This version isn’t what we had in those days. The ‘meatballs’ are entirely vegetarian, the sauce is homemade and filled with flavor. The fork and knife are optional, but probably helpful.

Forbidden Rice Blog | Meatless Meatball Subs (4 of 8)

Meatless Meatball Subs

Yields 6 very hefty sub sandwiches.


For the marinara sauce:
3 tablespoons olive oil
1 large onion, chopped
1 medium sized bell pepper, diced
6 cloves garlic, minced
1/2 pound crimini mushrooms, diced
1 28-ounce can diced tomatoes (with juice)
1 6-ounce can tomato paste
1/2 teaspoon sugar
2 teaspoons dried basil
generous amount of black pepper
1 teaspoon dried oregano
1 teaspoon dried thyme
1 1/2 teaspoon salt
1/2 cup freshly minced parsley

For the meatless meatballs:
2 14-ounce tubes Lightlife’s Sausage-Style Gimme Lean
1 medium onion, chopped
1 clove garlic, minced
1/2 cup Italian breadcrumbs
1 teaspoon salt
1/2 teaspoon ground black pepper
2 eggs, lightly beaten
1 teaspoon liquid smoke
4 tablespoons COLD butter
olive oil

For the subs:
6 hoagie style rolls
3 tablespoons butter, melted
1 teaspoon granulated garlic
16 ounces fresh mozzarella, sliced into pieces about 1/4-inch thick
1/2 cup shredded parmesan cheese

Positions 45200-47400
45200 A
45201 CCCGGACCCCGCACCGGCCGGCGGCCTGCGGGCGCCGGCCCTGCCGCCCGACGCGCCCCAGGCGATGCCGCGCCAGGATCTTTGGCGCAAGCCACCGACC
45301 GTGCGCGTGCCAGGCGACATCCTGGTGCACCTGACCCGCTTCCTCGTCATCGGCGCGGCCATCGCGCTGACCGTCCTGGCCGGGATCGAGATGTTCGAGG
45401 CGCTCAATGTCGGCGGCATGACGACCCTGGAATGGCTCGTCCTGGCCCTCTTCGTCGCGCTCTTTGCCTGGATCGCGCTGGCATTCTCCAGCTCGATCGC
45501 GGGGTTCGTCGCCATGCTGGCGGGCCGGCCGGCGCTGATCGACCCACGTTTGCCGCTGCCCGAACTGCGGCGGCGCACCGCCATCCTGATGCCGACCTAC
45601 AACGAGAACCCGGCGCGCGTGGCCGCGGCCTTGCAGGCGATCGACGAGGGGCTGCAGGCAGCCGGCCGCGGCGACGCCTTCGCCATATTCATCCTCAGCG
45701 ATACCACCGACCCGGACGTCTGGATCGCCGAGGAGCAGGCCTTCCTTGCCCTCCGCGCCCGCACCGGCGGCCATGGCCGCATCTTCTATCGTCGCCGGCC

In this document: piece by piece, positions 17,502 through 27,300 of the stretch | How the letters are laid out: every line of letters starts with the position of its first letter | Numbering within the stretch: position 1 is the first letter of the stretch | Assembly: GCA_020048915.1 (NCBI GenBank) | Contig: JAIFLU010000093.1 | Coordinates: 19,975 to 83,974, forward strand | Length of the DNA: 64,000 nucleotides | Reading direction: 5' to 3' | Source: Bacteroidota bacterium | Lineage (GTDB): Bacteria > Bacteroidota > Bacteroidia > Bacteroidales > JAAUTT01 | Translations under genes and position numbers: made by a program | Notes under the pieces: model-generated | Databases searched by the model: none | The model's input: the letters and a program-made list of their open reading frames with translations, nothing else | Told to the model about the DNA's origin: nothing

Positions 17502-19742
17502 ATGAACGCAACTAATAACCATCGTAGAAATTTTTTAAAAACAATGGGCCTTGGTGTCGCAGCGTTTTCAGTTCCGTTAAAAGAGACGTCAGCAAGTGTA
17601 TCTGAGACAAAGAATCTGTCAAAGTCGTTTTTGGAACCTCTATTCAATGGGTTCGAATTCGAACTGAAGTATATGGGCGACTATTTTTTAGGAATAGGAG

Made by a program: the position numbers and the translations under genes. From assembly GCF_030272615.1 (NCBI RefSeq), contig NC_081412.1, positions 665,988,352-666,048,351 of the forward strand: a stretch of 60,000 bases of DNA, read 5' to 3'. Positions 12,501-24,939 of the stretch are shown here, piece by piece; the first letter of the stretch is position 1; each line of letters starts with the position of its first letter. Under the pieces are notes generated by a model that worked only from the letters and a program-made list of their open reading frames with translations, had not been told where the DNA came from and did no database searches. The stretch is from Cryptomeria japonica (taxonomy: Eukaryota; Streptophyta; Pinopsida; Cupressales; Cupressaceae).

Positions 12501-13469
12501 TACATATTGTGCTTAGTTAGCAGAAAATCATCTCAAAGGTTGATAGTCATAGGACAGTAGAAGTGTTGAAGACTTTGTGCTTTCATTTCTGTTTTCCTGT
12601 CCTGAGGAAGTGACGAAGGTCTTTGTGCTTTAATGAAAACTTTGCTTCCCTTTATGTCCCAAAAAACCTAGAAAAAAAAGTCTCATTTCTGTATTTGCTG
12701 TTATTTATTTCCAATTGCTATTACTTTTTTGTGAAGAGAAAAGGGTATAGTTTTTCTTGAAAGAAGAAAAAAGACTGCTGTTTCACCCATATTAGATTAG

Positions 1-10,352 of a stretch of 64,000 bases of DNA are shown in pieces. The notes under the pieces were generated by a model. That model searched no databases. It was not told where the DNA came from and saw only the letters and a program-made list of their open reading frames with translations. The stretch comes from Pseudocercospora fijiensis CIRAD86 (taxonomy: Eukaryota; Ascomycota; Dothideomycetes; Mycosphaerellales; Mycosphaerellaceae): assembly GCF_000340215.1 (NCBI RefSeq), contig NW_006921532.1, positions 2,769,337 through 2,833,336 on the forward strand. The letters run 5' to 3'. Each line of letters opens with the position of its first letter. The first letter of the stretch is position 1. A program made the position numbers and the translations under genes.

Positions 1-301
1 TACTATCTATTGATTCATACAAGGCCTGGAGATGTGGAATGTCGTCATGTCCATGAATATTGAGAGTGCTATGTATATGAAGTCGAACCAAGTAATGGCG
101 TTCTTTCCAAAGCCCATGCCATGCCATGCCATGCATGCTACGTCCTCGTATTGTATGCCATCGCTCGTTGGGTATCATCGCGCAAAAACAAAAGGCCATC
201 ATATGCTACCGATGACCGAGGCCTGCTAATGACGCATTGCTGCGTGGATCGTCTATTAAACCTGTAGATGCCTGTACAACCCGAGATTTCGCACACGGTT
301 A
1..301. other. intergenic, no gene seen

6-8 fresh basil leaves, julienned

Forbidden Rice Blog | Meatless Meatball Subs (7 of 8)


Make the sauce:
Heat the olive oil in a large pot over medium-high. Add the onion, bell pepper and garlic, then sauté until the onion is very soft (8 to 10 minutes).

Add the mushrooms and sauté 2-3 minutes, just until the mushrooms slightly soften. Add tomatoes, tomato paste, sugar, basil, black pepper, oregano, thyme, and salt. Bring to a boil, then lower heat and simmer, partially covered, for 45-60 minutes. Stir in the fresh parsley at the last minute.

Forbidden Rice Blog | Meatless Meatball Subs (1 of 8)

Make the meatballs while the sauce cooks:

Preheat your oven to 375 degrees F. Lightly oil a rimmed baking sheet. Set aside until needed.

In a large mixing bowl, combine the Gimme Lean, onion, garlic, breadcrumbs, salt, pepper, eggs and liquid smoke. Use a box grater to grate the cold butter into the mixture. Using your hands (if you prefer a spoon that’s fine, but your hands make this easier!), mix together the mixture until well combined.

Scoop about 2 tablespoons of mixture and use your hands to roll it into a ball. Place on the greased baking sheet. Continue doing this until all the mixture has been used up, spacing the veggie meatballs about 1-inch apart on the baking sheet. Bake for 30 minutes (turning once halfway through), or until the meatballs are nicely crisp and browned on the outsides.

Forbidden Rice Blog | Meatless Meatball Subs (2 of 8)

Make your subs:

Turn your oven on its broil setting.

Mix together the 3 tablespoons melted butter and granulated garlic in a small dish.